Conflicts are the things standing in the way of the protagonist's goal. These obstacles must be overcome for them to get what they want. Conflicts can be a person, a situation, or a personal struggle. Pretty much anything that prevents the protagonist from getting their goal or doing what needs to be done.

Internal vs External Conflicts: Again, there are two types here. Internal and external conflicts. Internal  conflicts are the issues the protagonist faces on a mental or emotional level. They want that new dress they can't afford, but stealing is wrong. They love the girl, but she's from the rival family they're in a blood feud with. External conflicts are the physical things in the protagonist's way. Things that require action to get around or overcome. Getting past security to steal the dress. Suffering through detox to get clean. Trying to plot using only internal conflicts will leave you frustrated, because there's no actionable thing in the way to overcome.

Internal conflict: Loving the girl, but knowing his family would disown him and her family would kill him for doing it.

External conflict: To sneak off and meet the girl, he has to get past his suspicious father.

Internal conflicts drive the character growth, external conflicts drive the plot. You need both, but only the external conflict is going to hold up the plot and make things more challenging to accomplish. The internal conflict is going to make that plot more emotionally difficult to achieve.

What conflicts are not: Fighting or arguing. Yes, sometimes fighting or arguing is required to deal with the conflict but "arguing with Bob" isn't something that's standing in the way of getting a goal. You might argue with Bob as a distraction so your buddy can sneak past him, or beat up the guard standing between you and the cell door so you can escape, but the actual fighting part isn't the conflict.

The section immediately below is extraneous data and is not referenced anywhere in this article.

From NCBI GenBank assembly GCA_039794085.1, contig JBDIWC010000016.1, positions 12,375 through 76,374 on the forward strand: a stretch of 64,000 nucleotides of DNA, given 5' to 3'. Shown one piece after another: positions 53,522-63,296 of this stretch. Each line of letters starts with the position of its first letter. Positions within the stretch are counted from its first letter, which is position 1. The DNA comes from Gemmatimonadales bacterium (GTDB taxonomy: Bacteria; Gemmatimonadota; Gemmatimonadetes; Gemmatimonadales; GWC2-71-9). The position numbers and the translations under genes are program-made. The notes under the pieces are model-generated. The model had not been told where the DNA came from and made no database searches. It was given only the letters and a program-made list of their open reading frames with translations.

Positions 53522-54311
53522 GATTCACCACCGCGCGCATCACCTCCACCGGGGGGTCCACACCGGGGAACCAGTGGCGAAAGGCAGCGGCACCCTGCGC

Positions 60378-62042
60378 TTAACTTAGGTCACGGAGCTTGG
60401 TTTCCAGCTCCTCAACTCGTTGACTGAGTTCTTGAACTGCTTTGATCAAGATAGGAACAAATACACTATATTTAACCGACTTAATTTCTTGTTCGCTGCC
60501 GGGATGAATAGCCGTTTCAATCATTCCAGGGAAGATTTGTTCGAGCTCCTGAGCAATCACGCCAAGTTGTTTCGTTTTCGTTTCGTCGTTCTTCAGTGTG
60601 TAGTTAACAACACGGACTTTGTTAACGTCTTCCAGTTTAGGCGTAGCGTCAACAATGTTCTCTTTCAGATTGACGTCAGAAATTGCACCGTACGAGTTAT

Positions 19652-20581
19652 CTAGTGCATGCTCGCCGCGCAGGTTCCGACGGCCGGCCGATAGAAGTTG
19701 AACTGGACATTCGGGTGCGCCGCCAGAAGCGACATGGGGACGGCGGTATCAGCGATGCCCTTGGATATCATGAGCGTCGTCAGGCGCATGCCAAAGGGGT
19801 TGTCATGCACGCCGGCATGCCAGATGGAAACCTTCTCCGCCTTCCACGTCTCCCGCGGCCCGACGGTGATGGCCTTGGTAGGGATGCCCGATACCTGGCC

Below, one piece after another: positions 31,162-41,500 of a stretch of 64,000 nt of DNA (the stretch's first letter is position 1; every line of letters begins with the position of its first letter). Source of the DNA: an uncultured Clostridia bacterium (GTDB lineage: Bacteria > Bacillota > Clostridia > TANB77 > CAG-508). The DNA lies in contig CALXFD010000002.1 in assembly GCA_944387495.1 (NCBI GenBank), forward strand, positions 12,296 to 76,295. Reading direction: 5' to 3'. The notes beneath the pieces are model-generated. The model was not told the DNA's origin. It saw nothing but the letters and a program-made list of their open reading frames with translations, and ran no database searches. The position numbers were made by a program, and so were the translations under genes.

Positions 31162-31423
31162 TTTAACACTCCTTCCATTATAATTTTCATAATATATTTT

(Here's more on creating conflict in a scene)

Stakes: The Reason the Plot Matters


Stakes are the motivating factor for the protagonist's goals, and why they have to overcome those conflicts right now. Stakes are what happens if they don't succeed. Stakes are bad. Stakes are killer. The higher the stakes, the more tension you create and the more compelling the plot. They're the "or else" in every threat.

Personal Stakes vs Story Stakes: You guessed it -- there are two here as well. Personal stakes are the stakes the protagonist doesn't want to have happen because it will hurt them personally. They'll lose their job, the bad guy will kill them, it goes against everything they believe in. Story Stakes are those things that matter to the world at large. Often, it's part of the story goal. If the cop doesn't catch the killer, he'll kill again. If they can't find the bomb, the school will blow up. If he can't get past the death of his son he'll wind up committing suicide.

Personal stakes are the stakes that really drive a story. They make the reader care about the outcome as much as the protagonist does. They keep the reader reading. They're also what's keeping the protagonist from running away when it gets tough. What stops them from saying, "Yes, we don't really want the evil sorcerer to take over and enslave the city, but if we take off right now, we can be far away when it happens and we won't have to die." It's better if they can't run because a loved one is being held captive by that evil sorcerer and if they run, that person dies. Personal risk is much more compelling that faceless tragedy. That's why one family dying in a car crash on Christmas Eve hits us harder than millions of people dying of a terrible disease every year.